AUGUSTA, Maine - The Maine Legislature is considering a measure that would ease the way for development near so-called "vernal pools," which provide breeding habitat for frogs, salamanders and turtles.
The bill's chances were improved after the chief sponsor gutted large portions of proposed rule changes.
Maine's current law protects woodlands from development within 250 feet of a significant vernal pool. But Rep. Richard Campbell's bill would provide an alternative. Campbell, a builder and developer in the Greater Bangor area, and fellow Republican, Gov. Paul LePage, believe that the vernal pool law passed in 2005 has wrongly denied too many Maine landowners the chance to develop their property.
Campbell came up with a bill that would provide new breeding areas for amphibians, using what are described as "alternative direction corridors," as a way to open development within 250 feet of a significant vernal pool.
But as Campbell presented the bill to the Legislature's Environmental and Natural Resources committee, he acknowledged that the proposed rules were cumbersome. "As I read the draft and passed it around, it seems to be more complicated than I thought originally," Campbell said.
And by stripping the rules from the bill, Campbell won some support from state regulators. Mark Bergeron, the division director for Land Resource Regulation at the Maine Department of Environmental Protection, says that since the state's vernal pool law was passed in 2005, a lot has been learned about how these habitats work.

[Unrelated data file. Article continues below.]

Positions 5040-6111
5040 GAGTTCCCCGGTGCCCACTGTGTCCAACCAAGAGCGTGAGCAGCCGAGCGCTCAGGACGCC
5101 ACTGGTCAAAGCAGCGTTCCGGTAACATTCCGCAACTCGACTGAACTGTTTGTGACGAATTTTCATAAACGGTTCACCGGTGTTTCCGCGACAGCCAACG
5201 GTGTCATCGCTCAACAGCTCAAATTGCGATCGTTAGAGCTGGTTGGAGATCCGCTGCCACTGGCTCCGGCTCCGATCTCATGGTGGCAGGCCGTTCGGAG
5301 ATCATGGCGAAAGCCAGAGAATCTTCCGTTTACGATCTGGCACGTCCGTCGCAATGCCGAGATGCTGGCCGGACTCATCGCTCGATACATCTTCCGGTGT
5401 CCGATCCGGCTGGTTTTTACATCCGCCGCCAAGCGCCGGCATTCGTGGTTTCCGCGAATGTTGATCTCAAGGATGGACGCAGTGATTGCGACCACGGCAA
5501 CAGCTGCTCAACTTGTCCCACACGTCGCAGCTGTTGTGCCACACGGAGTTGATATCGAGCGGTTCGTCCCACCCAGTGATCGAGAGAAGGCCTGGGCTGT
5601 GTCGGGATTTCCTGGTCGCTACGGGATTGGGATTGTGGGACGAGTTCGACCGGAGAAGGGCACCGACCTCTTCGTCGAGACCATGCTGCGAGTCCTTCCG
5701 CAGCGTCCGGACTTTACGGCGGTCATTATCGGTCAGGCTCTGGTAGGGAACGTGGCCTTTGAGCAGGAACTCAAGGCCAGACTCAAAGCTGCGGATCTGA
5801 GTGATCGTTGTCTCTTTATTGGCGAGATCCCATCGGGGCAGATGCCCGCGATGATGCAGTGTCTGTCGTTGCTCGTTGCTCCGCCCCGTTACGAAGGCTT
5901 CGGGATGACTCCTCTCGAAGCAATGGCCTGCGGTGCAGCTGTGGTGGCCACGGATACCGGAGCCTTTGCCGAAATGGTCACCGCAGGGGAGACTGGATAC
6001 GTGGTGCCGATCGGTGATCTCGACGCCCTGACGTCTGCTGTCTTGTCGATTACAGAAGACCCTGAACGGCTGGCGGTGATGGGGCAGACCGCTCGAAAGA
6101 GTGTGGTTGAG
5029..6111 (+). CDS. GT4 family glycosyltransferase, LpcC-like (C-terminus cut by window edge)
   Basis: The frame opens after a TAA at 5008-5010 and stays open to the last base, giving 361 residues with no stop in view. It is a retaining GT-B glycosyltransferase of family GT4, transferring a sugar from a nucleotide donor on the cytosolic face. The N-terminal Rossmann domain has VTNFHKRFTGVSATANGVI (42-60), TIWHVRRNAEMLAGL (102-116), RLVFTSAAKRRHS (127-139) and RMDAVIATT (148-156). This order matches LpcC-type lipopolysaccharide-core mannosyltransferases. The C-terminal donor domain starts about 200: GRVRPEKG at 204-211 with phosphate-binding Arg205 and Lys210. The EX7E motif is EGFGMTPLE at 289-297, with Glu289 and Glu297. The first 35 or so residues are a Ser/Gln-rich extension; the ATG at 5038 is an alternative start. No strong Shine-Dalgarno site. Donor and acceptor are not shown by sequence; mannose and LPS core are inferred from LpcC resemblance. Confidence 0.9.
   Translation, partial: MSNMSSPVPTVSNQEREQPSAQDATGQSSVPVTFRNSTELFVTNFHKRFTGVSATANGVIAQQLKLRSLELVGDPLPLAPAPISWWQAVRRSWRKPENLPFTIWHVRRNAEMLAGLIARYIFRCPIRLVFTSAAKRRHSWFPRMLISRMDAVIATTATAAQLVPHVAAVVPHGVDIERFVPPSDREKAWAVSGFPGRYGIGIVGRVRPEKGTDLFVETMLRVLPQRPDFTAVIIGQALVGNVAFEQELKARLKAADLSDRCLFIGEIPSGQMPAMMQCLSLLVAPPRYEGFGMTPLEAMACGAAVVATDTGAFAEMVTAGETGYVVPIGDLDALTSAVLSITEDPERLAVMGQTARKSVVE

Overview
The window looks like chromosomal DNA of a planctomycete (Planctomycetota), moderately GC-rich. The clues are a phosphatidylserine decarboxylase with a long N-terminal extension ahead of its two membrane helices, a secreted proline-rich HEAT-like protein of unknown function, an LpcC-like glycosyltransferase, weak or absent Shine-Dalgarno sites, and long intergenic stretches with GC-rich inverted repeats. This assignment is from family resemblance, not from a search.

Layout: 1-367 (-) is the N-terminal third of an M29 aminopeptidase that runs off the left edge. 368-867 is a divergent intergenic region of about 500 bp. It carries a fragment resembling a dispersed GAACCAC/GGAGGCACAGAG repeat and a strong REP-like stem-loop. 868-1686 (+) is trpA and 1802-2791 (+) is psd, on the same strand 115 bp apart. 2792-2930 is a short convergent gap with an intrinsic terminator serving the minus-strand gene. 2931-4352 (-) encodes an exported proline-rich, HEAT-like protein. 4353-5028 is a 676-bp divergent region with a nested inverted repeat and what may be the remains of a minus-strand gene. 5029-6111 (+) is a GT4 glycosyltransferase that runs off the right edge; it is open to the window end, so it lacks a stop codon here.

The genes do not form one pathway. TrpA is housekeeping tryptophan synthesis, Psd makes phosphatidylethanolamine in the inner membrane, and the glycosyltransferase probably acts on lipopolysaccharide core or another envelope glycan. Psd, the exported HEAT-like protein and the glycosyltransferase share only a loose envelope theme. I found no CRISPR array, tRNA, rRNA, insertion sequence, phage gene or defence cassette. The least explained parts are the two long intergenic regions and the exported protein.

"For that reason, it makes sense to revisit the department's rules to update them," Bergeron said. "Currently, activity around a vernal pool must be limited to no more than 25 percent of developed area within a fixed radius of 250 feet of a vernal pool depression. This may limit options of anybody wanting to develop within 250 feet."
Bergeron, and others on the committee, said they had confidence in the DEP's ability to further research the intent of Campbell's bill. Other members of the committee say that it's important that other state agencies weigh in on any proposed changes.
Sally Stockwell, of Maine Audubon, agrees. "We feel very strongly that the Department of Inland Fisheries and Wildlife needs to be involved, not only in developing the rules, but also in the permitting process," said Stockwell. "They are the experts on the ecology of these species and the habitat needs."
The Committee will continue its review of LD 153 next month.